Wednesday, November 30, 2011

Summer 2011 - 6th Stop: Kuching & Mulu

Kuching!!! It's fun to say, isn't it?! And so, onto the next destination in our Borneo travels. Regrettably, we only had a day and a half to spend here, but it was certainly worth the trip out west.

Having previously been to peninsular Malaysia last year (KL and Penang), this was our first time jetting around the other half of the country. We did really enjoy our time on the mainland, and admittedly we've only seen a very small piece of it, but Malaysian Borneo definitely gets our vote for the country's shining light. Sepilok gave us a beautiful introduction to the island's flora and fauna, but Kuching and Mulu really took it to the next level!

We arrived in Kuching late on August 24th, fit for bed and eager to rest up for our trek the next day through Bako National Park. Bako is unique in that it is home to seven different types of ecosystem, from dense rainforests to tropical beaches. From swampy marshlands to... four other types... I dunno, I'm not an ecologist!

After a bus journey to Bako Market, and then a rip-roaring speedboat ride down the estuary, we landed at the park headquarters. There, we found out that you could spend the night, which probably would've suited us better. Ah well, you live and learn! As things stood, we only really had about four and a half hours to wander around, which actually isn't much when you look at the size of the place (that's only like 40 minutes per ecosystem!). We still got to see quite a lot, although we could've easily spent another couple of days here.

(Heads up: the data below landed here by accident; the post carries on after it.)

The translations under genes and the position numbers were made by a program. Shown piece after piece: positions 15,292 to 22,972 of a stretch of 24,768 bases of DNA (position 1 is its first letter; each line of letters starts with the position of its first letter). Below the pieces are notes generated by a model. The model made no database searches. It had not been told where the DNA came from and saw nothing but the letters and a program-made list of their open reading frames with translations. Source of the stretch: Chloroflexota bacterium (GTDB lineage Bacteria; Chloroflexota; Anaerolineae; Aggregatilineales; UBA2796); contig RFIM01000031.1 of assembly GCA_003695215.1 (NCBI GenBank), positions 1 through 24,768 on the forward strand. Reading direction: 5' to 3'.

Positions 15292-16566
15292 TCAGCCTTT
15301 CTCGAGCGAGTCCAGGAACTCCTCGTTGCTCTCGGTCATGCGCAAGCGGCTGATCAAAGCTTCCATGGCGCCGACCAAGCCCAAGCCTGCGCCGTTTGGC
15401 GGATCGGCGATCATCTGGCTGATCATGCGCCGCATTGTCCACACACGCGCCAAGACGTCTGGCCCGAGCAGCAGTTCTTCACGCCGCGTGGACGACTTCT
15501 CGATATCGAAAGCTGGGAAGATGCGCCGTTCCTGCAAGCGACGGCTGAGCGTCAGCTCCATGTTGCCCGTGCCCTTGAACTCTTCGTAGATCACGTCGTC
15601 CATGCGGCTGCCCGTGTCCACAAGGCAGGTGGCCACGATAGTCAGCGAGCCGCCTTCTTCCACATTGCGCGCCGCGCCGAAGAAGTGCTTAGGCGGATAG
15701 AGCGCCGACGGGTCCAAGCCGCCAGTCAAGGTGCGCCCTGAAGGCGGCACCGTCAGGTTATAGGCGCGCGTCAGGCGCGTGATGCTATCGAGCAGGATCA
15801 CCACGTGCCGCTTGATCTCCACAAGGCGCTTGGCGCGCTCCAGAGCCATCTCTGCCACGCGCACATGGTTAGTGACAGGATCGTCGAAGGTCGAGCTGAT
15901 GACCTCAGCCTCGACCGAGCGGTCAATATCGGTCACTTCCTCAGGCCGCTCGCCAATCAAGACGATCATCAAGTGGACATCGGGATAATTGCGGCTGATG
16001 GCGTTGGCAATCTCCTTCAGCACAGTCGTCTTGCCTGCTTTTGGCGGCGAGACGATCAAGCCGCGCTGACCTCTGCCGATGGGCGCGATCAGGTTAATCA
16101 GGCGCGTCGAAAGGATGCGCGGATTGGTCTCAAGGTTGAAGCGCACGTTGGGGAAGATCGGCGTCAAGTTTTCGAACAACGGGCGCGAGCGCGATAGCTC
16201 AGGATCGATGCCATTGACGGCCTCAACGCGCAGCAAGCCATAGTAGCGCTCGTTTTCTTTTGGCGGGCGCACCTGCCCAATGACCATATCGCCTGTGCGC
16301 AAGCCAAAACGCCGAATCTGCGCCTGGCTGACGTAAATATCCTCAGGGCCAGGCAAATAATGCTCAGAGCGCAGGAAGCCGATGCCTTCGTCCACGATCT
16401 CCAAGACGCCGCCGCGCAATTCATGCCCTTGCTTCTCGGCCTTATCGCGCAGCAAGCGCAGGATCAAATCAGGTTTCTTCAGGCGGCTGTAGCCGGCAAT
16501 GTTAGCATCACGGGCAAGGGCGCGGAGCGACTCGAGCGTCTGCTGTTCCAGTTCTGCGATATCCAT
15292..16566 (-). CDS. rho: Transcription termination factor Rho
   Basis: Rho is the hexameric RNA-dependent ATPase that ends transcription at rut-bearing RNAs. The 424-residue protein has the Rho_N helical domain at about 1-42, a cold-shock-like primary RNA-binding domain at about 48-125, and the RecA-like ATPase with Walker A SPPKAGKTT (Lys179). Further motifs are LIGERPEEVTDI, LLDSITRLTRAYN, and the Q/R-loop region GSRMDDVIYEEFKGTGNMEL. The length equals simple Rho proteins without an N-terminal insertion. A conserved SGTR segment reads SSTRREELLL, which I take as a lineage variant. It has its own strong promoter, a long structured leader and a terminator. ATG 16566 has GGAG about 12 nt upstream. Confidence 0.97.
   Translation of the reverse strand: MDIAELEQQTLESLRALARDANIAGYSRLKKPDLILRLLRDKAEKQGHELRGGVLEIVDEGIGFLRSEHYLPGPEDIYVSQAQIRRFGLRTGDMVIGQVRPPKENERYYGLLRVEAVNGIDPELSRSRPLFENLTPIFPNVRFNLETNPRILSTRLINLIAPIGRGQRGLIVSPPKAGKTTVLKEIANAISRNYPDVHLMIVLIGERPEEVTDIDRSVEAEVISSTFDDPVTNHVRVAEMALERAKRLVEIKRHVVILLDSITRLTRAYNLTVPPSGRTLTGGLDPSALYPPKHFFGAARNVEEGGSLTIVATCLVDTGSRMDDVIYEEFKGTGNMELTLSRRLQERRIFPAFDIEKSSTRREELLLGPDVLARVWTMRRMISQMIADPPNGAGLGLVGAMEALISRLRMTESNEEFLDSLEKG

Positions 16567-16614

There were various trails and climbs through the jungle for you to explore, some which even seemed to be carved out by nature itself - with bedrock and tree roots inter-twining to form natural ladders and walkways through the forest.

Then, as you journey out to the coast, you've got a number of secluded, sandy beaches, backed by the jungle. It was like something straight out of Lost.

The natural environment was obviously stunning, but the real highlights for us was the animal life on show, in particular, the proboscis monkeys! These guys are unbelievable! They don't even look real! Just check out that nose!

Have a look at one of them in action here:

Native to Borneo, they are, unfortunately, highly endangered, with only around 3,000 left on the island, and therefore, the world. Roughly 150 of those are in Bako National Park, so imagine our delight to see, not only one, but two on our brief visit! They're so strange to see in the flesh. They even make a funny honking noise which unfortunately you can't hear in the video...

Everyone was gathered round trying to get a good look at them. I kinda felt sorry for the common-as-muck macaques, desperately looking for attention, but alas, nobody was interested...

We returned to Kuching that evening for our first and last real night in the city. And it's a shame really, cause it's actually quite a nice place! And quite clean too, in terms of SE Asian standards anyway... We took a lovely stroll along the waterfront after dinner, which was all nicely lit up. It was just a generally nice place!

Loads of statues of cats too! That must be a 'thing' they have here...